PH. You see, what happened is that when Pretoria set up these tribal homelands it made a constitution for these homelands which provided for the number of seats, the greater number of seats in parliament to be occupied by traditional leaders who were not elected. So that you find that even if the people have voted for a party that did not want the homeland system then their aim will be defeated in the sense that traditional leaders who were in the majority, who have been promised all sorts of things, were in the majority nonetheless. So that you found that almost all the ruling parties in these homelands had traditional leaders as their members. And the majority then, majority party, became the majority party of the traditional leaders. Then, it almost invariably, at the beginning, you would find that the chief ministers would be traditional leaders and cabinet ministers. The majority of the cabinet ministers would be people who are traditional leaders themselves. So there were some benefits in the system, for traditional leaders.

POM. They were kind of bought off?

PH. Yes. They were being bought off. So we felt that it was the responsibility of traditional leaders to reverse this process because they assisted the regime in implementing these apartheid policies, in the form of the homeland administration. And as such we need to be seen by our people to be united now, to be fighting against the continuation of the system of this homeland system. So, later on the organisers of this organisation somehow got to notice me and then I was invited, I think it was in 1989 when I was invited to a conference which was attended by traditional leaders from all over South Africa, from all ten homelands. Of course, at that time such activities were not publicised unduly because of the oppression of the time on the part of the government. The organisers decided to select a few individuals who they believed would be amenable to this idea of the formation of the organisation of traditional leaders. Then in that meeting I was one of the people elected to be on the executive committee, and Chief Maphumulo, you must have heard of Chief Maphumulo from Pietermaritzburg, he was elected our first interim president. And I was one of the vice-presidents at the time. Our task was to draft a constitution for the organisation, move around the country, introduce this idea and this organisation to traditional leaders, call upon them to make comments on the draft constitution that we've prepared. So that eventually there would be a conference, a national conference, where all traditional leaders now will be invited.

POM. Did you find much resistance among traditional leaders you were trying to sell this new idea to?

PH. No, we didn't. From traditional leaders themselves we didn't get any resistance. But we did get resistance from the authorities in these homelands. That is, the governments of these homelands, notably, KwaZulu, Ciskei and Bophuthatswana. All the other homelands were helpful and co-operative with us. They did organise meetings for us to address traditional leaders but we've not met any success in that regard from KwaZulu and Bophuthatswana because of their being opposed to anything that is about unity of the African people, the advancement of the struggle for a free and undivided South Africa. But nonetheless, in all homelands we did manage to get through to the traditional leaders in spite of the lack of co-operation on the part of the governments I have mentioned. So, at the present moment now we have membership from all ten homelands and outside the homelands.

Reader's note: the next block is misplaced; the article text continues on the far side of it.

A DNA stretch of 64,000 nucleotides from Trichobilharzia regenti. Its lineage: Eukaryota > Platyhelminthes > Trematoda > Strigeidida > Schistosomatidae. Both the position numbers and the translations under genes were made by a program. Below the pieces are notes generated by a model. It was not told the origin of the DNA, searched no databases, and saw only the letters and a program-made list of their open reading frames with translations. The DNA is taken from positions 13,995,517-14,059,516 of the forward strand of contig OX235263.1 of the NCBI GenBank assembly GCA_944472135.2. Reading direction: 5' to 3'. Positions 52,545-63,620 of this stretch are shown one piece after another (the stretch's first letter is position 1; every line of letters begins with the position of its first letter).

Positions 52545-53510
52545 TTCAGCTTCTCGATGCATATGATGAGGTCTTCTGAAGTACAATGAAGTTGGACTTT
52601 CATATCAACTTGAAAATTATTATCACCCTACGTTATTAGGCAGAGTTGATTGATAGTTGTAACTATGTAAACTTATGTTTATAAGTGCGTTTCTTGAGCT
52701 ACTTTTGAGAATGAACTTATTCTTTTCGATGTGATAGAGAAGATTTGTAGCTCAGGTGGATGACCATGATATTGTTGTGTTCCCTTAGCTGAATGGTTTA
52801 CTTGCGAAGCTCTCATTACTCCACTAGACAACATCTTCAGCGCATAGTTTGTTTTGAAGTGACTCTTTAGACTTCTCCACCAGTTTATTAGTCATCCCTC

POM. So you were elected president in?

PH. I was elected as a president of the organisation in 1990. My term expires in September this year. We are having a three-year term and then new elections are to be held.

POM. So all the traditional leaders in the country have a representative with Contralesa?

PH. I think in the main we are fairly representative of the traditional leaders. Like I said, the only area that we are having problems with is KwaZulu in the sense that he is the one leader, that is Buthelezi [who is the only host the ??? traditional leaders] because he knows that he himself survives on the basis of tribalism. Were traditional leaders to be exposed to the views that we hold, that our existence as tribes and language talking does not depend on the continuation of the division along tribal or racial lines. Because South Africa belongs to all of us now, irrespective of your language or race to which you belong. But at the same time our traditions and customs need to be protected, but they don't have to be protected by isolating the various African tribes.